The institute nurtured his career in other ways, too, he says gratefully, specifically “hugely instrumental” multidisciplinary collaborations and the opportunity to demonstrate his work to a steady stream of visitors. “That is a really important part of the educational experience at all levels in research … having to think about how your work relates to lots of different people.” He adds: “You know how there are situations in your life where something happens and then you have undying loyalty to that institution or person? That’s how I feel toward CALIT2.”

Over the past decade, his Green IT Lab in the CALIT2 Building has spawned a host of environmentally focused, humancomputer interactive projects. In addition to EcoRaft, the restoration ecology project, the list includes (but is far from limited to): GreenScanner, a database for helping shoppers understand the environmental credentials of consumer products; WebBEST (web browser environmental sustainability toolkit), which highlighted the impact of everyday choices on the environment; E-waste tracking, which traced the movement of discarded computer components; Plant Guild Composers, an effort to create a functional ecosystem by integrating IT with agroecology; and Better Carbon, a webbased carbon footprint calculator.

I feel like I’m on the right track, and I continue to be excited

about it. I have an opportunity to do something every day that is wellaligned with how I would like the world to be for my kids. 22

Interface | SPRING 2017

With his wife, Rebecca Black, an informatics associate professor, Tomlinson also developed Seed Cycle, an engaging iPad app that teaches kids about plant growth and pollination. It has sold more than 11,000 copies since its 2011 release. Tomlinson and Black met at UCI in 2007, and CALIT2 played a supporting role in their courtship. “Immediately upon meeting her, I asked her if she wanted to come back to my lab in CALIT2 and see one of my demos,” he laughs. “It’s the academic version of ‘Do you want to see my etchings?’” The couple married in 2008, and are parents to 7-year-old Miles and 2-yearold Addie. Tomlinson exudes passion about his work. “If we are going to cause civilizations to become sustainable, we are going to need to do things differently,” he says. “Even in the presence of the will to live sustainably, without appropriate information resources and tools, we would still not be able to [succeed] because there are too many of us for the resources that we are attempting to share.” “Bill has been a champion of sustainability research at UCI, on the national level and even internationally,” says Don Patterson, computer science associate professor at Westmont College in Santa Barbara, Calif., and a visiting UCI informatics professor. “His book ‘Greening through IT’ planted a flag in the space. He has repeatedly convinced me of the value of working on this problem because the implications of ignoring it are scary to consider.” Tomlinson’s research, though, has imparted some unsettling lessons about the limited abilities of humans. “Sustainability deals with problems that are outside the ranges that humans can cope with. People largely make decisions based on narrow concerns, like, is this delicious? Or can I park there? They don’t think about habitats they may never visit, where the effect won’t be felt for 50 or 100 years.”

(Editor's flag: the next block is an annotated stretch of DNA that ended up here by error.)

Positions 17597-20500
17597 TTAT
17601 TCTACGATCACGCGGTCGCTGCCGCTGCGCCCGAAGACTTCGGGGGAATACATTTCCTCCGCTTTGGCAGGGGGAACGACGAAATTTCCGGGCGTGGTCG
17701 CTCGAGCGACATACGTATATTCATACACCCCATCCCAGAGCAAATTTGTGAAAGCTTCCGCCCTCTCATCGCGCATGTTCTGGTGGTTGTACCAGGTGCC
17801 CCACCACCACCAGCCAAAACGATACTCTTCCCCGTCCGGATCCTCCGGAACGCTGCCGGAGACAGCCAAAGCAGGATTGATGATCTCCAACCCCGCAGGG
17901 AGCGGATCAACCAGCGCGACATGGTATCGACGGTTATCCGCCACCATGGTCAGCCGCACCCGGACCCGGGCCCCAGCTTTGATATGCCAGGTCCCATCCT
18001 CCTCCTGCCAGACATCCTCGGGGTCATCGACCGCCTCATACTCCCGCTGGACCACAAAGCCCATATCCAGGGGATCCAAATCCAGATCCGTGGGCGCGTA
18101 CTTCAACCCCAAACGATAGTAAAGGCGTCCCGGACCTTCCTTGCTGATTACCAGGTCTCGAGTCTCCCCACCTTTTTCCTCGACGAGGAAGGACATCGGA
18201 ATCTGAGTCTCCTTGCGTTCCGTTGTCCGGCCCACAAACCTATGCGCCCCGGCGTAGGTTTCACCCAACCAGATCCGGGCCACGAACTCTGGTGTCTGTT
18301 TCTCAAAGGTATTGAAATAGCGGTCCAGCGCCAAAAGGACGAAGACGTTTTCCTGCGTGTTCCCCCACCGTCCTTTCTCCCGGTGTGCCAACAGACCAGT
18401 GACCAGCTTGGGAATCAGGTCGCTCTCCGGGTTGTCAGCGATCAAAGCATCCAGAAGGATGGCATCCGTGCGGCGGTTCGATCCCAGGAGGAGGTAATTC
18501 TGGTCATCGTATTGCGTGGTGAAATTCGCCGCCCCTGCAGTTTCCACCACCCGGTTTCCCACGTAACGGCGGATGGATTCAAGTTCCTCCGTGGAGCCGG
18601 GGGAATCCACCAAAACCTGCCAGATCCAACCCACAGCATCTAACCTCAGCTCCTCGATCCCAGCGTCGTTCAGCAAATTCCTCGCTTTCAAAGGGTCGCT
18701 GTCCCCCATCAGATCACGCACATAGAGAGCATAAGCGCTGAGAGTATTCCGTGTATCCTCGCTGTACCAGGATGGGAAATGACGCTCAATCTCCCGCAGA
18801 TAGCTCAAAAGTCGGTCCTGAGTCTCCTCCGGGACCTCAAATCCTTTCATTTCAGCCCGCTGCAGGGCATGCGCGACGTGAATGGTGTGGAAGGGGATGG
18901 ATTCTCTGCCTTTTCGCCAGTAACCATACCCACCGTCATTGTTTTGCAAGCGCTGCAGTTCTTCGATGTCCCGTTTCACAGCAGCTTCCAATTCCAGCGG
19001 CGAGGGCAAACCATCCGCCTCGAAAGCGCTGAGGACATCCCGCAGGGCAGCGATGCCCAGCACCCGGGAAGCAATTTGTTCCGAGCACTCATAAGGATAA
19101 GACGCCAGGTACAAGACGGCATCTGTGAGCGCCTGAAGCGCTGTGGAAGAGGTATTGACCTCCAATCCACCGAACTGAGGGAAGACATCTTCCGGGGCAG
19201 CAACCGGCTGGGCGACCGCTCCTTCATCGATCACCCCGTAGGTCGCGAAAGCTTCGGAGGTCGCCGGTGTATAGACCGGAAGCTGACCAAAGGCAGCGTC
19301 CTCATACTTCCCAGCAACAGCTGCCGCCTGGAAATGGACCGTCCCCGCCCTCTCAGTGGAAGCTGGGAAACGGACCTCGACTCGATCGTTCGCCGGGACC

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Seed Cycle lets children experience plant growth and pollination in a colorful, easy-tounderstand format.